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hospitals-closing-due-to-obamacareAnd so it goes.  The trickle of hospitals reporting negative consequences from Obamacare is becoming a stream of closed facilities, and all due to increasing reliance on government money to keep their business model afloat.

Obamacare is actually shrinking the availability of healthcare, both in terms of hospitals and available physicians.  Now the statistics are rolling in that prove it.

According to the North Carolina Rural Health Research Program, at least 24 rural hospitals closed in 2013 — twice the closing rate over the previous 20 months — and Modern Healthcare reports at least 14 critical-access hospitals in ten states closed last year.

After Crittenden Regional Hospital closed September 7 in West Memphis, local urgent care clinics stayed open an extra hour or two every day, and patients had to wait several hours to see a doctor.

Orthopedic surgeon Dr. Lee Heib, former president of the Association of American Physicians and Surgeons, says this “gives us some idea of what medicine will be reduced to in the future.”  The most seriously affected hospitals are in poor areas which often serve the greatest number of Medicare and Medicaid patients, Dr. Heib says.

During 2012 and again in 2013, many hospitals lobbied for Medicaid expansion saying that increasing the insured population would somehow keep their cost curve in the black and keep their doors open.  Here in Arkansas, the Legislature in 2012 cited the hospitals’ determination to increase this revenue stream as a key reason for implementing Arkansas’ Private Option.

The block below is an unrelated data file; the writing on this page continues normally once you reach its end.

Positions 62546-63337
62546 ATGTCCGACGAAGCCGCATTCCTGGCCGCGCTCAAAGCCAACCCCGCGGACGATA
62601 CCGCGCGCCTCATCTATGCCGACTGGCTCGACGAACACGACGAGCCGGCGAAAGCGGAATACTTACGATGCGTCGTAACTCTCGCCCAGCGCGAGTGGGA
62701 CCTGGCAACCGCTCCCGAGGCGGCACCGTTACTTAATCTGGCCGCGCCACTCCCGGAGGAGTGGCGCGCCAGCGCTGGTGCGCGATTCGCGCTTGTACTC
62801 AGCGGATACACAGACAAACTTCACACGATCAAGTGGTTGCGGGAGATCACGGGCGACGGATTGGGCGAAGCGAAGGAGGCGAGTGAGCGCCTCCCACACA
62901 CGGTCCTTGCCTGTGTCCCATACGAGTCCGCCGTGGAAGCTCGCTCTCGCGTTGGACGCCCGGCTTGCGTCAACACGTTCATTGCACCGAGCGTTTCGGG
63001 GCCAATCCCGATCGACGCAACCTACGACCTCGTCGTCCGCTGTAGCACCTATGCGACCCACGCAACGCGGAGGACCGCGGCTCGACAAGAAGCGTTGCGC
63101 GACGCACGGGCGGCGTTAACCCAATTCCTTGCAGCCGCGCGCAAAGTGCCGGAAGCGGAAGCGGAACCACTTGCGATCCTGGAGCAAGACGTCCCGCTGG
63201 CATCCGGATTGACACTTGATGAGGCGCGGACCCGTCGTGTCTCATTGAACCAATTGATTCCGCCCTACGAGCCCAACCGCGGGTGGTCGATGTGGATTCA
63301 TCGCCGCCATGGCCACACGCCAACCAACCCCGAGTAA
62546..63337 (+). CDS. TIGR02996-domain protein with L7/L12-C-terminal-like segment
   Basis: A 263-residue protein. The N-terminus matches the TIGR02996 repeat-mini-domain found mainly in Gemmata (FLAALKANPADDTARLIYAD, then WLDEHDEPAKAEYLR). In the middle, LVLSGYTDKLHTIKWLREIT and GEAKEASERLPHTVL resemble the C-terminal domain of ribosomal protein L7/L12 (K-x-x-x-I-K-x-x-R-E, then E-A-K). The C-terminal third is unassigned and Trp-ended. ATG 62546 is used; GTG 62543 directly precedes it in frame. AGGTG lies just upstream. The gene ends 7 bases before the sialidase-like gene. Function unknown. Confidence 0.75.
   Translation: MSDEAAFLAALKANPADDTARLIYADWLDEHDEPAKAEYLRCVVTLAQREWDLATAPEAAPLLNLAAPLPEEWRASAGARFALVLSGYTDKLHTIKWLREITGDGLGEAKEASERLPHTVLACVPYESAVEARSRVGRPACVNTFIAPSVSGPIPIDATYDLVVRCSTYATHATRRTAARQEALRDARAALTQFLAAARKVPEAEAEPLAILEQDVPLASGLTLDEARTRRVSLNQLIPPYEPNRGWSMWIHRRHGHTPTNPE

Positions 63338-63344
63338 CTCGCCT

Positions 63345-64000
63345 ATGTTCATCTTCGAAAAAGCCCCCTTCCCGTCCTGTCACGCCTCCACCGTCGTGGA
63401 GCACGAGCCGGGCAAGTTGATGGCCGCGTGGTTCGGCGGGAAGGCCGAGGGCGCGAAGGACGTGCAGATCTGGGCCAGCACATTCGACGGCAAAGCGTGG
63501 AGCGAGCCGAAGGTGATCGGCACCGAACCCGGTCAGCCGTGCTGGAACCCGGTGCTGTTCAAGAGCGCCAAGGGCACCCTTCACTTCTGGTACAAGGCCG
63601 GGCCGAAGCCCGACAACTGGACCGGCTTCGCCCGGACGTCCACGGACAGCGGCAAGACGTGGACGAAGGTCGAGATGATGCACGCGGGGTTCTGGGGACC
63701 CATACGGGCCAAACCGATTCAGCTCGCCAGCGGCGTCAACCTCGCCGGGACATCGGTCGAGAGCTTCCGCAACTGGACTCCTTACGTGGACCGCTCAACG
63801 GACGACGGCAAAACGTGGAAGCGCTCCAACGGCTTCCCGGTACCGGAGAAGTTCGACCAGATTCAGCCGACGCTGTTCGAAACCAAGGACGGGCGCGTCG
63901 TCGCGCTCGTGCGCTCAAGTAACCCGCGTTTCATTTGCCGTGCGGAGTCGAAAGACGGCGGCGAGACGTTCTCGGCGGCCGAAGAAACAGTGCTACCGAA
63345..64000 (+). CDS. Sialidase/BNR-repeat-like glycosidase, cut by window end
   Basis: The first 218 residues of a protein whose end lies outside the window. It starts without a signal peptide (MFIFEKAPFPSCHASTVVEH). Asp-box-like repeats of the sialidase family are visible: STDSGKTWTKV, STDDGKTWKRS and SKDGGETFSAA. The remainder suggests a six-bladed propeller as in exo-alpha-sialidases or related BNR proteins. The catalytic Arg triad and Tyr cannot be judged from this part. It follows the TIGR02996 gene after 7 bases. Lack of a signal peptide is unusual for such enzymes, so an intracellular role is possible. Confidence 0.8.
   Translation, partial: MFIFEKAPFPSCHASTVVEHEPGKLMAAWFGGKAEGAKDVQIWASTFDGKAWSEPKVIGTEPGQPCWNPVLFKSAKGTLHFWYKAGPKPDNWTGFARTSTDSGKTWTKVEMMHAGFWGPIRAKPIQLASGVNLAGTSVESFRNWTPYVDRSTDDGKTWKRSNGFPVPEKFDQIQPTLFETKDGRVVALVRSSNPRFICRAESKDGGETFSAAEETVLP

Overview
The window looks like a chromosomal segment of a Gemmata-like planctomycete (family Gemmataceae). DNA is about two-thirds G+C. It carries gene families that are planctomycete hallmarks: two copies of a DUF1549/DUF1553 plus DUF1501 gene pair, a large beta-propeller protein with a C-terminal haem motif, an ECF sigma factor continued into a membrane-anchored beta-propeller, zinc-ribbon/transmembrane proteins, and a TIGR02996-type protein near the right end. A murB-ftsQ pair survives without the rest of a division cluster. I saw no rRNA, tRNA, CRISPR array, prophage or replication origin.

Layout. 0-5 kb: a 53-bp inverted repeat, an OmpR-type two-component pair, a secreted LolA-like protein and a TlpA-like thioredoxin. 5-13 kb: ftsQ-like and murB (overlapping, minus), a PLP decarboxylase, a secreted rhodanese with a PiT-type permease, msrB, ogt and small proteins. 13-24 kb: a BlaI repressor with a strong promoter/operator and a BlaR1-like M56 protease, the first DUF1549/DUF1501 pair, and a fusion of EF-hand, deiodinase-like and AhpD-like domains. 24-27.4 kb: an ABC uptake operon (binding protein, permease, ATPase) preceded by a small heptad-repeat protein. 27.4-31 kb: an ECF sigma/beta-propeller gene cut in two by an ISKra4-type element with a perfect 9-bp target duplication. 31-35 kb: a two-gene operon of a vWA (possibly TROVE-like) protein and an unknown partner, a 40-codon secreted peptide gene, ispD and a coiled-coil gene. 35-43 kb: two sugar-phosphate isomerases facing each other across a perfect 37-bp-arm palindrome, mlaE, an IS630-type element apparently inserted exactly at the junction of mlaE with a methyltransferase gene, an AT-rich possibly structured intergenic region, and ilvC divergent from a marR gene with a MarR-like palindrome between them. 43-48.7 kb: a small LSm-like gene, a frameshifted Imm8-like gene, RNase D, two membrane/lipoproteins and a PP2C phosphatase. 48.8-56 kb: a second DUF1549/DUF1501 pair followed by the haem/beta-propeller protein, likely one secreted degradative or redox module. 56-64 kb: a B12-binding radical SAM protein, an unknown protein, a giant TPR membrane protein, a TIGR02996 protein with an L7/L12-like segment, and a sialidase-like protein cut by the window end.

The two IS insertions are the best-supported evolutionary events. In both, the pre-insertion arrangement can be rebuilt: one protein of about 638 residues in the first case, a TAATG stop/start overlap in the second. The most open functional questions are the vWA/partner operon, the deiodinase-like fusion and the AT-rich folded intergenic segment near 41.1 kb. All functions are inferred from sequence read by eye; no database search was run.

CFA-PO-EffectMeanwhile, as our Arkansas Legislature examined continued Private Option funding in spring 2013, Conduit for Action sponsored a series of education seminars state-wide.  Currently practicing physicians predicted dire results from making our health care delivery system more dependent on government’s policies and funding.  Now those predictions are coming to pass.

The doctors warned that caring for your health is taking a back seat to burdensome regulations (hiring assistants just to complete all the paperwork, for example), and that low Medicare/Medicaid reimbursement rates are driving doctors away from traditional medical practices — both trends resulting in fewer doctors to care for more patients (insured or not).

Our Arkansas physicians warned us against expanding Medicaid to able-bodied, childless adults at no cost to them (thus increasing our dependency on government health policies and funding) via the Private Option.  Statistics are now showing Obamacare’s long-term negative consequences greatly outweigh any perceived short-term benefits of the program.

As they deliberate that Private Option funding again in 2015, will our newly elected, Republican majority Arkansas Legislature truly dig in and study these statistics — or continue propping up a losing business model for our health care future by continuing to support the Private Option?